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Video : Queen Nefertiti's Artist - The Tomb of Thutmose

 
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Lutz
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PostPosted: Sat May 17, 2014 11:36 am    Post subject: Video : Queen Nefertiti's Artist - The Tomb of Thutmose Reply with quote

The publication of this tomb in Saqqara by Alain Zivie is as far as I know only in French available. But on 17th October in 2013 Zivie gave a lession at Harvard University. This lesson was in English and recorded...

Discovering the Egyptian Queen Nefertiti's Artist - The Tomb of Thutmose at Saqqara
Quote:
In December 1912, German excavators found the famous painted bust of Queen Nefertiti in the workshop of an ancient artist named Thutmose. Until now, this iconic masterpiece was only dubiously linked to him. The recent discovery of Thutmose's tomb at Saqqara, however, has changed this thinking. Alain Zivie reveals why Thutmose may be a true "Egyptian Michelangelo."

Greetings, Lutz.
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SidneyF
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PostPosted: Sat May 24, 2014 2:01 am    Post subject: Re: Video : Queen Nefertiti's Artist - The Tomb of Thutmose Reply with quote

This is a very interesting lecture, indeed, but my jaw dropped a little when Zivie seemed to equate Maia with Meritaten! In one of his books, I recall Zivie as having written that he thought the real name of Maia was "Mut", written in a kind of abbreviated fashion as "mt". Now it looks like Zivie has written a book in French about Maia but--wow--I don't know. Maia, in her tomb, is shown wearing the typical hairstyle of a nurse for that period--wig tied back with a ribbon. Why would Meritaten, a princess and a queen, want to be depicted like that?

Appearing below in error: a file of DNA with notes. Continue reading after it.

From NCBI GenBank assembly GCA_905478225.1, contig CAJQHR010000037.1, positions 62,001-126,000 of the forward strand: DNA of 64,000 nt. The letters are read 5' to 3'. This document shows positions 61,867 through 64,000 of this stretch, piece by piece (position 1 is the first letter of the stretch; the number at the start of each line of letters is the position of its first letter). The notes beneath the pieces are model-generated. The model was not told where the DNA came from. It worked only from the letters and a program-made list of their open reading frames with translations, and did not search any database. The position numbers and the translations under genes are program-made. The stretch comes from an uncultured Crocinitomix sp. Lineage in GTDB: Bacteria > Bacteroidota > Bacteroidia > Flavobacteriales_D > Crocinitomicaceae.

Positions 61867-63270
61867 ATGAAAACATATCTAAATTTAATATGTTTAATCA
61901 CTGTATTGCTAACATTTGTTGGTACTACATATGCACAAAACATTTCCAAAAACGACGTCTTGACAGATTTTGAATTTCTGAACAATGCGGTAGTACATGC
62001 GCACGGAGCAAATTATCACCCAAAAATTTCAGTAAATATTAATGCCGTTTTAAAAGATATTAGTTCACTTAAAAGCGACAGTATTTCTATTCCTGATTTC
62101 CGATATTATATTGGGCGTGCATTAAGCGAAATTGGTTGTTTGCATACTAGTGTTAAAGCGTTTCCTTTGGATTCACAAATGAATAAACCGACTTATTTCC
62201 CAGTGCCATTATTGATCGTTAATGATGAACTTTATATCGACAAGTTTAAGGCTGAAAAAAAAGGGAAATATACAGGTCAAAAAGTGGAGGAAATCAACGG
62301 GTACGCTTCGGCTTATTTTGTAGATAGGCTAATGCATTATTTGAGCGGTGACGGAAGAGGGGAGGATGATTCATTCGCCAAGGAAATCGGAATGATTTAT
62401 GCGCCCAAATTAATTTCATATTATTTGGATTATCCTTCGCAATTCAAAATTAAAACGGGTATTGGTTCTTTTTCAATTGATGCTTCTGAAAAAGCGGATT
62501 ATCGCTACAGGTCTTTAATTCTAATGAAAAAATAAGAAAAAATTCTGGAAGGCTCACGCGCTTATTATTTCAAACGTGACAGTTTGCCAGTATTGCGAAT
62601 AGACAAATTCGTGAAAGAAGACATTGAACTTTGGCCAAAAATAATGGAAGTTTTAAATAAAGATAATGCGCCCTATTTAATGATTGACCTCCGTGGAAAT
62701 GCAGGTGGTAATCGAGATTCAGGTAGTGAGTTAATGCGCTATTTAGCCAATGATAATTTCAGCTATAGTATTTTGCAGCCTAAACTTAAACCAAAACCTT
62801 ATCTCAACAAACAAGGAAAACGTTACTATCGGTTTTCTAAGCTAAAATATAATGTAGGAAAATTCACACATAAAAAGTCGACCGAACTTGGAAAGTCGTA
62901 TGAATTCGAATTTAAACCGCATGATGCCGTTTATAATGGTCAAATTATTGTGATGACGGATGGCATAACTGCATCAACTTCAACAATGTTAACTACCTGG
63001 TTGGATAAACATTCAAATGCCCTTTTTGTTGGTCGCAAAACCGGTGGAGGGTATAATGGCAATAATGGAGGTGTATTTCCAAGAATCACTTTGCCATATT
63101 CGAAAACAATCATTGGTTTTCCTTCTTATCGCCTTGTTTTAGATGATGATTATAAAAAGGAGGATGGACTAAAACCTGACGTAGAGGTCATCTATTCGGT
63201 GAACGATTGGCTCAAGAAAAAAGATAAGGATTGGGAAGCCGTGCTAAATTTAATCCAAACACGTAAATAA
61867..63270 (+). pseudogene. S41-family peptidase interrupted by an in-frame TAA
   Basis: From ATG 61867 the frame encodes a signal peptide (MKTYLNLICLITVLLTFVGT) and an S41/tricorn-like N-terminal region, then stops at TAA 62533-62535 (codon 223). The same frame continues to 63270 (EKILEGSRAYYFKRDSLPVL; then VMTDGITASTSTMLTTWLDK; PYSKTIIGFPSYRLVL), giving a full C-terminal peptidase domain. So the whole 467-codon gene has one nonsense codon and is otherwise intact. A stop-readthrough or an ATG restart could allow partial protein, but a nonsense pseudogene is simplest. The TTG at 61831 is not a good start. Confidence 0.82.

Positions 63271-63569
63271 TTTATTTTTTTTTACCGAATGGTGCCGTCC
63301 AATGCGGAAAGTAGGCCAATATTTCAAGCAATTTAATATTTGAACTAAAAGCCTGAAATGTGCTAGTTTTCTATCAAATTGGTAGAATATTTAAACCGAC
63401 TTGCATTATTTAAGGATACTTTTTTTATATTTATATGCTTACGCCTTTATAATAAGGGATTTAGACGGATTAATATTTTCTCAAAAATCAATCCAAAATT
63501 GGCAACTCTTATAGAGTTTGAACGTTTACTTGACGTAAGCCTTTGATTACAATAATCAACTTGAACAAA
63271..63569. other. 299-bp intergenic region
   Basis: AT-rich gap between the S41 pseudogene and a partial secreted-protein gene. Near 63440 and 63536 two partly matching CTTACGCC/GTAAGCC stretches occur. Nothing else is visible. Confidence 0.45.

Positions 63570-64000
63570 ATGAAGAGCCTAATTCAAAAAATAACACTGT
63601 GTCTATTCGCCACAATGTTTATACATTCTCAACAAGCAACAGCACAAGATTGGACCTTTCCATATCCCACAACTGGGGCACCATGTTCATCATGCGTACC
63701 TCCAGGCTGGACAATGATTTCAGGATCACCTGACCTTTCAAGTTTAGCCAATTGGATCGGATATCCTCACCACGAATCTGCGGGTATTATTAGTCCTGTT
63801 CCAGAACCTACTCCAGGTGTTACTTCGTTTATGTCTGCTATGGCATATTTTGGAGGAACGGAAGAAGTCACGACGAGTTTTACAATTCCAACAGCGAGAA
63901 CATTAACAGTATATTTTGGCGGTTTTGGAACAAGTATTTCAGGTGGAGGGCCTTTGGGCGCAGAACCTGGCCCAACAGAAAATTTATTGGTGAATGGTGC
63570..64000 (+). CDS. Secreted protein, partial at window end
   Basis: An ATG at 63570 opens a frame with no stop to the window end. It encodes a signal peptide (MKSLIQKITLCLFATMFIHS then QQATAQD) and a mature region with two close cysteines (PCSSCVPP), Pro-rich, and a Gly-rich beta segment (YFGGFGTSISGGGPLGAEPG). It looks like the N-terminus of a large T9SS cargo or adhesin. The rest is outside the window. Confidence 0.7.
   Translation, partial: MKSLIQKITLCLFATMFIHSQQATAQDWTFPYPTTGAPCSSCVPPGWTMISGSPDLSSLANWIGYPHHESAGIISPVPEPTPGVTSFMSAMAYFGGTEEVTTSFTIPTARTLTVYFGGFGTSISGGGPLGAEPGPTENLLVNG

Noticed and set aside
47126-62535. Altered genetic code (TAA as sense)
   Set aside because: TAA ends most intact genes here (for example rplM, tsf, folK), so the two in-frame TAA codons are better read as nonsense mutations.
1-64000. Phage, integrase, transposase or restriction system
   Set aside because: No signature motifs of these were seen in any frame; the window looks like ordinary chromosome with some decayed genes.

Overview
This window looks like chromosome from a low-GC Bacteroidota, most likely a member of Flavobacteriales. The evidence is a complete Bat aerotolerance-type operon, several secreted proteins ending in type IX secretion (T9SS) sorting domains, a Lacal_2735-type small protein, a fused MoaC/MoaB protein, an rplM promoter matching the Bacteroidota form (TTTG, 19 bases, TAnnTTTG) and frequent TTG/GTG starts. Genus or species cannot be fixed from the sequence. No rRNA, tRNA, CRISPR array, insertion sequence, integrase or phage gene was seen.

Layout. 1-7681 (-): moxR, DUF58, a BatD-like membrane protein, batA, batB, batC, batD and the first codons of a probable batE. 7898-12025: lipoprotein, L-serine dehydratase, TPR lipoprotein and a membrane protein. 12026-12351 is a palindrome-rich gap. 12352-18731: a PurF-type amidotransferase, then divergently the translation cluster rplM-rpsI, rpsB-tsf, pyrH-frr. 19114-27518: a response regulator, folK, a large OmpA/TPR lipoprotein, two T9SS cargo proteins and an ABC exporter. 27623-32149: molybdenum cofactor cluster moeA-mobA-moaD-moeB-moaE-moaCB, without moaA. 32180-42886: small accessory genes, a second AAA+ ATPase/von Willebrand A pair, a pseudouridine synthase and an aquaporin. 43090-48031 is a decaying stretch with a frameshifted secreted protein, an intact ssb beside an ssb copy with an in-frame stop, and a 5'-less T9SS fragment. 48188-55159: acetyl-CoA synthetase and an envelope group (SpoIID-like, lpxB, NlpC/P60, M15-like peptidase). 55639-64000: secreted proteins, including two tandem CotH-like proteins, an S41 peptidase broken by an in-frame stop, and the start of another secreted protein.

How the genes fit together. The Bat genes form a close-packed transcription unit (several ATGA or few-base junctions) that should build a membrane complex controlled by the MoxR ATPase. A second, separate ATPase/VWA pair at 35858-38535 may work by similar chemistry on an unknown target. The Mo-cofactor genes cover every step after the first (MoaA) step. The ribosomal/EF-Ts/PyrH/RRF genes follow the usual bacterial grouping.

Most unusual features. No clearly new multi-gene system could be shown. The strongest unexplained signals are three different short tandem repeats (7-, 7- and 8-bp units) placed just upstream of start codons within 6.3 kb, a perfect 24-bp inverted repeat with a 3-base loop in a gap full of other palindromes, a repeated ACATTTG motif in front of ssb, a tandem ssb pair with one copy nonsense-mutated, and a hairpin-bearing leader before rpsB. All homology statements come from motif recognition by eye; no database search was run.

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Robson
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PostPosted: Sat May 24, 2014 3:06 am    Post subject: Reply with quote

Lutz once pointed out here about Maïa's modius which makes her quite special, and is an important part in Zivie's hypothesis.
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SidneyF
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PostPosted: Sat May 24, 2014 2:47 pm    Post subject: Reply with quote

Robson wrote:
Lutz once pointed out here about Maïa's modius which makes her quite special, and is an important part in Zivie's hypothesis.


I don't doubt Maia was quite special but her "modius" has a cone stuck in the top of it, which hardly agrees with how queenly headdresses are usually represented. Otherwise, Maia is shown just with a flower or flowers on the top of her head or just the incense cone without any holder. What would be the point of a modius, if that was what it was supposed to be, without an uraeus?